Apple iPad (2020) and iPadOS 14 review – Engadget

So yeah, it would appear the convergence of Apple’s Mac and iPad software is well underway. There’s one more thing we need to talk about, though: the Apple Pencil. I’d be lying if I said I wasn’t bummed this iPad uses Apple’s first-gen stylus from five years ago, but at least iPadOS 14 gives you more ways to use it.

The most notable Pencil-focused addition is Scribble, which lets you just start writing in any text field. From there, iPadOS does its best to render your chicken scratch into machine-readable text. You don’t have to get your pen strokes smack in the middle of the field either! As long as you’re close, iPadOS will figure out where you actually meant to write and take it from there. 

iPadOS 14 scribble


Now, I’ll be the first to admit my penmanship ranges from pretty good to doctor-level illegible depending on how fast I’m going, but I’ve been surprised by how accurate the results have been. Of course, mistakes happen, and thankfully it’s easy enough to fix errors with a cluster of on-screen controls that appear at the bottom of the screen. This is my one quibble with Scribble: If you flub a URL or a Google search term, having to move your hand down to those controls can get you out of a groove pretty quickly. I know how minor this sounds, but if you’re like me and make back-to-back typos all the time, the back-and-forth gets old fast.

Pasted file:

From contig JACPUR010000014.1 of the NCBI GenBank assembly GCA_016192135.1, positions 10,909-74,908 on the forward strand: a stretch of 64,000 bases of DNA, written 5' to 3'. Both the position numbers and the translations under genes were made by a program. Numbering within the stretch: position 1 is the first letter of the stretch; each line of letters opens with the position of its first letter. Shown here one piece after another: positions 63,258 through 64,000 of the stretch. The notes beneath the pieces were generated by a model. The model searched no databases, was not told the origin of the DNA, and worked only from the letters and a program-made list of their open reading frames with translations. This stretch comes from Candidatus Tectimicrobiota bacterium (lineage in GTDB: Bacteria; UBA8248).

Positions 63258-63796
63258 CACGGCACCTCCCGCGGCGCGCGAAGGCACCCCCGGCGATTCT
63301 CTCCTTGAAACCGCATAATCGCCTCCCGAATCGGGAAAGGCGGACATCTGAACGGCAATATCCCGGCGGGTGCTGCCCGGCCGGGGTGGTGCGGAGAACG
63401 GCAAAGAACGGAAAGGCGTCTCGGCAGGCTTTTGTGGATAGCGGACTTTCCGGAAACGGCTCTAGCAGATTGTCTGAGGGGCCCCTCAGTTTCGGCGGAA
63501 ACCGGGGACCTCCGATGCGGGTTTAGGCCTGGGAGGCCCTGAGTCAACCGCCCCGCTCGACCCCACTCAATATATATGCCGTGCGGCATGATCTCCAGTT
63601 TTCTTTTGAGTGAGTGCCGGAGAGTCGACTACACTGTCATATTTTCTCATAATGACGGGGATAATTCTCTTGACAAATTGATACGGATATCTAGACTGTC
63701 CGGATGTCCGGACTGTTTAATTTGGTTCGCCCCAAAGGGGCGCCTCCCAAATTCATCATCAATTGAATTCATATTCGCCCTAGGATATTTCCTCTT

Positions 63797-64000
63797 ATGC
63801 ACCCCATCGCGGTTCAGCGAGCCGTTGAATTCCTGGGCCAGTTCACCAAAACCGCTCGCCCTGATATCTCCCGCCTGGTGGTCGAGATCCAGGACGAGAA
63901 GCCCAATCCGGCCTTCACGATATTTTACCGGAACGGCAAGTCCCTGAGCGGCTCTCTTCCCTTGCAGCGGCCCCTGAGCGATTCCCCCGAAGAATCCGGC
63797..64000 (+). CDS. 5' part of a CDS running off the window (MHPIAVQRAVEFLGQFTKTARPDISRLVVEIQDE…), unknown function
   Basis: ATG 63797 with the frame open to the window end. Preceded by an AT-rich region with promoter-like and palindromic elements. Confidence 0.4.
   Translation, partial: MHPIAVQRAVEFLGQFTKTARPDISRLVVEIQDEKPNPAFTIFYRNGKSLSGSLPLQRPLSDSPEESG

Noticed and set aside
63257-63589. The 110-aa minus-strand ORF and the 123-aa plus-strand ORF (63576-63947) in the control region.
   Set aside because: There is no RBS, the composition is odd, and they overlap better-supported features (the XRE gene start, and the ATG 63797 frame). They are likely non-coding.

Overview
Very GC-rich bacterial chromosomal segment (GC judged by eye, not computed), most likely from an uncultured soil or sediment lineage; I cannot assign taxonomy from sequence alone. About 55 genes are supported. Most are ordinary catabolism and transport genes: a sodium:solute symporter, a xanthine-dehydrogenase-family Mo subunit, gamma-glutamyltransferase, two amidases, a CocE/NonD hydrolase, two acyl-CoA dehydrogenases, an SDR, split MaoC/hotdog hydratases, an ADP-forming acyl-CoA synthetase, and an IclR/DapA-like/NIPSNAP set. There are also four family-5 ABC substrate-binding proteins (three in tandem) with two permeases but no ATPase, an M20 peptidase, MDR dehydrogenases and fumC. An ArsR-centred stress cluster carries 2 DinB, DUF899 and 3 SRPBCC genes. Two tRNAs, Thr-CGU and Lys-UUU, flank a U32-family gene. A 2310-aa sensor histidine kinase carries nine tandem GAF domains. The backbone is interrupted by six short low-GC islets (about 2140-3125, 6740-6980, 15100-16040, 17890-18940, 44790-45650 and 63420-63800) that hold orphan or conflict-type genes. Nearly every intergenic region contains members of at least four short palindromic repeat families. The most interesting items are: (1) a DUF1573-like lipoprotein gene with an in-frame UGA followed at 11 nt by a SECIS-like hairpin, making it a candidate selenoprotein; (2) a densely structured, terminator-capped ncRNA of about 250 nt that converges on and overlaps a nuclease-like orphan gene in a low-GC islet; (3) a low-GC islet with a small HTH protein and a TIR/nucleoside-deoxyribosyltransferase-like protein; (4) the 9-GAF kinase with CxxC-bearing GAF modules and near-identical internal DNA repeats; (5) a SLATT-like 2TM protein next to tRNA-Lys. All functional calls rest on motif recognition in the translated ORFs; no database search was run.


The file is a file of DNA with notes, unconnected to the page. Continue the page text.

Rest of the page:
The smart move would’ve been for iPadOS to dynamically place that “palette” on screen depending on where the text field you’re writing is. I’m adding that to my wishlist for iPadOS 14.1. Still, if you’re the type of person who uses the Pencil frequently anyway, I can’t overstate how helpful Scribble is; it means you don’t have to put the Pencil down to use all your other software. 

Speaking of other software, the Notes app has been revamped with a slew of new Pencil features. If you deal with diagrams frequently, Notes will “quantize” your doodled polygons, arrows, and hearts, turning them into geometrically precise figures. If marking up flowcharts isn’t your thing, you can double-tap anything you’ve written to select it — from there, you can select as much of your scrawl as needed and paste it as plain text, or just rearrange it on the page. Perhaps best of all, the Notes app is constantly processing what you write as soon as you write it, so it knows to treat some snippets differently than others.